At a time in which the private sector is struggling to pick itself up from what some are calling the "Great Recession," the Augusta government is staring at a potential $8.6 million deficit in its 2010 budget.
That's a lot of money to come up with in any economy, much less this one.
Not surprisingly, tax revenues are expected to be down. In addition, the city used $5.1 million in its rainy-day fund this past year to balance the budget.
In essence, the city was living beyond its means even before now.
That's not an option anymore.
Mayor Pro Tem Alvin Mason suggested this week looking at using monies from the Utilities Department enterprise funds -- but apparently didn't do his homework: The money is reportedly off-limits for general use, and has been allocated to other things anyway.
In short, there's no easy way out anymore.
Commissioner Joe Bowles wondered on Tuesday why the city hasn't taken the responsible step of cutting costs by looking at furloughs or layoffs. He noted, quite rightly, that most other units of government and private businesses have scaled back thusly on personnel costs.
As if to prove Bowles' point, the Georgia Department of Driver Services was closed Thursday for the first of four employee furlough days; the offices will also close Nov. 19, Dec. 18 and Jan. 28.
Augusta commissioners simply must marshal the courage to take similarly painful steps in order to avoid more property tax increases. City administrator Fred Russell is already calling for a 1.317 millage increase to shore up the expected $5.9 million hole in the law enforcement budget. That would add $46 in taxes on a $100,000 house.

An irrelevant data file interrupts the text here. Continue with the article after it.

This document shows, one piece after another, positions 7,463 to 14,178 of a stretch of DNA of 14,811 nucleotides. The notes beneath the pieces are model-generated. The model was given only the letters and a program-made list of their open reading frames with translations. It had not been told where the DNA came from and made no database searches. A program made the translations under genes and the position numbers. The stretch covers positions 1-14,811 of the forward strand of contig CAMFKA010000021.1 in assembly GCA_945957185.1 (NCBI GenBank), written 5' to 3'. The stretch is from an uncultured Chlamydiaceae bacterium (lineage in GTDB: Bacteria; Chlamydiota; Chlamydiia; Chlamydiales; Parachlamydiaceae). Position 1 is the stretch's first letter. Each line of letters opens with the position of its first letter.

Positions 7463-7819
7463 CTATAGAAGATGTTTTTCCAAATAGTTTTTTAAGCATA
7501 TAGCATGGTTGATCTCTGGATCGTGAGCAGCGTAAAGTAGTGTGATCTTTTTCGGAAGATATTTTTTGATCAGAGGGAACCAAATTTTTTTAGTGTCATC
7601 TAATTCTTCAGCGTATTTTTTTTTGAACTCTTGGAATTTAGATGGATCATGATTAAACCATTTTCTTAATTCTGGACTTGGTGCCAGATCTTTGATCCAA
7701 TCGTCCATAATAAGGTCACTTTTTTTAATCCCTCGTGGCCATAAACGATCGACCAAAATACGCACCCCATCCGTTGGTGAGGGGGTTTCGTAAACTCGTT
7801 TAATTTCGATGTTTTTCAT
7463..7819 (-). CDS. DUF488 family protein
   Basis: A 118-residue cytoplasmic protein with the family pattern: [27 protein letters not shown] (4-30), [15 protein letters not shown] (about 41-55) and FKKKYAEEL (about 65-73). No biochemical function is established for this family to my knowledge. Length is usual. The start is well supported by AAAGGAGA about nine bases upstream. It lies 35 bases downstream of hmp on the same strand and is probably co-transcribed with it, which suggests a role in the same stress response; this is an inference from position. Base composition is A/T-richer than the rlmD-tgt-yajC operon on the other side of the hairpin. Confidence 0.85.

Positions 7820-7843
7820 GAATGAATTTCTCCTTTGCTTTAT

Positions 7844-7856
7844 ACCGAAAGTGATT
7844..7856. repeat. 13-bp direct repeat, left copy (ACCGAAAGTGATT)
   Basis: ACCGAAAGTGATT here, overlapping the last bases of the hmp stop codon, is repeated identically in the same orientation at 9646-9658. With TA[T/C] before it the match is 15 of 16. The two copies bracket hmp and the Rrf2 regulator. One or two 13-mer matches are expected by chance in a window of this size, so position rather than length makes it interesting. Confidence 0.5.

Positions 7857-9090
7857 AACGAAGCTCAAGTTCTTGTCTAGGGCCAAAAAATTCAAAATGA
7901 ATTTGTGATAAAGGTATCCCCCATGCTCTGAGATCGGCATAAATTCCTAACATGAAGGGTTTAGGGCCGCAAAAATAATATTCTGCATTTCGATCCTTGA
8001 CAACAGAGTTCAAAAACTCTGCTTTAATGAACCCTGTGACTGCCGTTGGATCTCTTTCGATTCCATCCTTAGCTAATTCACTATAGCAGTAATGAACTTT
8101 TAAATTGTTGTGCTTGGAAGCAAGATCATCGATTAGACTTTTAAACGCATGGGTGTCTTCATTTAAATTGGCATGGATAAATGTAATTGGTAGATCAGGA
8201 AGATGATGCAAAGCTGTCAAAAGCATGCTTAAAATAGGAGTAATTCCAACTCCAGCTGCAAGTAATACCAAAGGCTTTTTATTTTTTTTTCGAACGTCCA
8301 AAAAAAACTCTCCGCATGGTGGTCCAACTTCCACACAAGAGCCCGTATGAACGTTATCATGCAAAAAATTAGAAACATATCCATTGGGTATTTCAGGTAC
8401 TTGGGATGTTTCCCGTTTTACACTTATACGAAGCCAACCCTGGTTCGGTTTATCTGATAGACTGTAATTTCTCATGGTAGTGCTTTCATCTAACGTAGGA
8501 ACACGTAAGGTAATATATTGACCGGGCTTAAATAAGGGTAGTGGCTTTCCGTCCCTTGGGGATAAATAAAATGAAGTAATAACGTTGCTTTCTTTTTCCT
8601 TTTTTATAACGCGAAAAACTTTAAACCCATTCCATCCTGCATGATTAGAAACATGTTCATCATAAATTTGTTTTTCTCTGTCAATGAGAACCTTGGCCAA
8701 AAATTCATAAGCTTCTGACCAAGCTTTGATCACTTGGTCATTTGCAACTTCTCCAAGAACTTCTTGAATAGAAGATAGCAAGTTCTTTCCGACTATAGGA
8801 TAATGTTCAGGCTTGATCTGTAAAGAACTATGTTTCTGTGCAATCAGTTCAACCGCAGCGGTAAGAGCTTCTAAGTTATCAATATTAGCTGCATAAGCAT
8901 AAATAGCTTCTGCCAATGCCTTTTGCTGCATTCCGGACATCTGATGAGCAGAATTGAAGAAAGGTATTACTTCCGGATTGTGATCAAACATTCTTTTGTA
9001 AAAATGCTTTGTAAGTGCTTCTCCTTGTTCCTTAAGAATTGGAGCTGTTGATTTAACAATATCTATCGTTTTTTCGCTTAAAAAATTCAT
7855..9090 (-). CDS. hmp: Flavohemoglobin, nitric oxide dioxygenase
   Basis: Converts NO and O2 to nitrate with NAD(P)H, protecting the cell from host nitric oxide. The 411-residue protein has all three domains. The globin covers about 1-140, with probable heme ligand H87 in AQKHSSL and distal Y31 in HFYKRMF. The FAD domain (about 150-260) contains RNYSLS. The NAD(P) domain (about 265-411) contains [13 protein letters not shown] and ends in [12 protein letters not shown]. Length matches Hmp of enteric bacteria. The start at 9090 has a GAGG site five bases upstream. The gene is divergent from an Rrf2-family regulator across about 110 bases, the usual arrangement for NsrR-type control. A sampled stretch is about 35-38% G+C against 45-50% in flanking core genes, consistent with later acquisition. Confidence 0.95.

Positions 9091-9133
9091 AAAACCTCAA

Mayor Deke Copenhaver lamented the double whammy that occurs when the state pushes costs down to the municipal and county level -- but doesn't provide cities and counties with the flexibility needed to cover those costs, especially in local option sales taxes. He said such matters will be the No. 1 priority for the Georgia Municipal Association this coming year.
Copenhaver suggested, for instance, that local sales taxes be collected locally instead of going to Atlanta. When such a change was instituted in Alabama, he said, local tax receipts soared. Russell added his suspicions about state sales tax procedures when he noticed that several Georgia localities' sales tax revenues, as reported by the state, decreased by the same amount.
But the truth is, we can't expect an easy fix from Atlanta.
Commissioner Jerry Brigham said taking utility money for the general fund, even if it could be done, would be simply hiding a tax increase -- just, we might add, like raiding the savings account has been.
The truth is, the city has been living beyond its means, and that's not an option anymore.
It's time to stop hiding the truth and make the tough choices, commissioners.